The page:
Blocks & Lots

Mortgage pre-approval: The first step in financing a new home

A Mortgage Pre-approval is the first step towards buying a home. It is an evaluation by lender for your eligibility for a mortgage and how much money you can borrow and at what interest rate. They accomplish this by performing a credit check, verifying your income and debts to ascertain a full financial picture.

Do I need to go to a bank to get a Mortgage Pre-approval?

Whether you use a conventional bank or some other kind of financial institution, you will need to fill out the same kind of forms and provide similar information. You don’t physically need to present yourself at a bank as everything can be done online or over the phone once you choose lender.

What documents and forms will I need to submit and fill out?

You will need to agree to/submit the following:

  • A credit check
  • Most recent pay stubs
  • Last two months of bank statements
  • Copies of your recent W2 Forms
  • Tax returns
  • Details of your down payment — the amount and source

How long does it take to get a pre-approval letter?

If all the information you have supplied meets the bank’s criteria, they may be able to get you a letter within 2-3 days or less. However, if your credit is borderline or your income and downpayment are not quite enough to match with their loan programs, they may require more information, ask you to pay down some debt or have a larger downpayment which will delay the process. 

Don’t get a Pre-approval letter confused with a Pre-qualification letter

A Pre-Qualification letter is far less detailed and thorough than a Pre-approval letter. It really doesn’t carry much weight in the home buying process. It basically states that the lender believes you are sufficiently qualified to start the pre-approval process. These generally are not really worth bothering with if you are serious about buying a home.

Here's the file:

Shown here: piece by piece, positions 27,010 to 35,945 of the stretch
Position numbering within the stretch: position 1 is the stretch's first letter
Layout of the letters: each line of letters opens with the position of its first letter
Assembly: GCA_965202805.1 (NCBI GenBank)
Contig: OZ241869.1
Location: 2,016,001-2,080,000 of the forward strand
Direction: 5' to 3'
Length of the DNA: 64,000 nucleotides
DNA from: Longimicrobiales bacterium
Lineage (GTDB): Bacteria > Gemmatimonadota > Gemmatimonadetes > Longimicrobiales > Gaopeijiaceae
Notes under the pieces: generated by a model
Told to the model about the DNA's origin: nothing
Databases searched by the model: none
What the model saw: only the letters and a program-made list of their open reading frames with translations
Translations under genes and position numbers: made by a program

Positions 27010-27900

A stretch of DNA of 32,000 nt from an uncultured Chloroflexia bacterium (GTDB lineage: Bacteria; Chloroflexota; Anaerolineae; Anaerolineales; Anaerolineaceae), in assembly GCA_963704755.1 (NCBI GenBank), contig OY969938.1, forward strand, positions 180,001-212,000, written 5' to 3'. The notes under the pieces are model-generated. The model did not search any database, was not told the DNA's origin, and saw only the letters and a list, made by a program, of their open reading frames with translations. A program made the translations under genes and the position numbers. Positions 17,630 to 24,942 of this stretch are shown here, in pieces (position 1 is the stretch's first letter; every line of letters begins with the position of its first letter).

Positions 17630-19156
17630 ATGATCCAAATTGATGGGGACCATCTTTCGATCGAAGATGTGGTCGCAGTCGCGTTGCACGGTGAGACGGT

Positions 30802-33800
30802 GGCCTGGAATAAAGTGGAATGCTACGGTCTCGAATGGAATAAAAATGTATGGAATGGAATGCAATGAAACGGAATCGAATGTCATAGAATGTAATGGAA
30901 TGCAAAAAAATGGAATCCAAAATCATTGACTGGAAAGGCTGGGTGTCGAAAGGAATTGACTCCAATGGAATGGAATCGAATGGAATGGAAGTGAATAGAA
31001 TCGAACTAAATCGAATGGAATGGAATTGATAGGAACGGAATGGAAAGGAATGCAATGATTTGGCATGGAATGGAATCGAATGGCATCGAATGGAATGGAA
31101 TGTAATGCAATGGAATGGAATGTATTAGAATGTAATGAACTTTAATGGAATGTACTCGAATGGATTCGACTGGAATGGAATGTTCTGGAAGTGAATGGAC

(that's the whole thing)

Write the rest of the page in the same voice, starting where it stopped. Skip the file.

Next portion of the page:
How can a Mortgage Pre-approval letter help me buy a home?

The first and most obvious way it can help is letting you know how much home you can afford. There’s no point in looking at million dollar properties if the most you can qualify for is $500,000.

Secondly, many real estate agents will ask if you have a mortgage pre-approval letter before agreeing to work with you. This helps in two ways. The realtor knows that if they find you a home within your price range, you will be able to get a loan for it and the property will close. This obviously benefits the realtor because they know they will get paid and also they know that sellers will take your interest seriously.

Lastly, as you have already submitted your financial information to the bank, once you do find a property, there is a good chance that you will be able to close quickly because you already have all your ducks in a row. It could streamline the underwriting process and shave days or even weeks off the time to close.

However, a pre-approval letter is only good for a certain period of time— usually 45-60 days — as interest rates fluctuate and your bank statements and pay-stubs will need to be updated.

How to improve your chances of a Mortgage Pre-approval

These are the steps you can take to make the pre-approval process a breeze:

  • Improve your credit — Pay your bills on time, keep credit card balances below 30 percent
  • Make sure your Debt to Income ratio (DTI) falls within qualification guidelines — This is all your monthly debt payments divided by your gross monthly income (before taxes and other deductions are taken out). Lenders usually look for a 43 percent DTI in order to qualify for a mortgage.
  • Make sure you have the down payment — simply having the money in your account is not enough. It has to be seasoned, which means it has to have been in your account for 2 months or more. A family member can also give you the down payment but this has to be in the form of a gift not a loan.

(Featured image courtesy of Pinterest)



Jeff Vasishta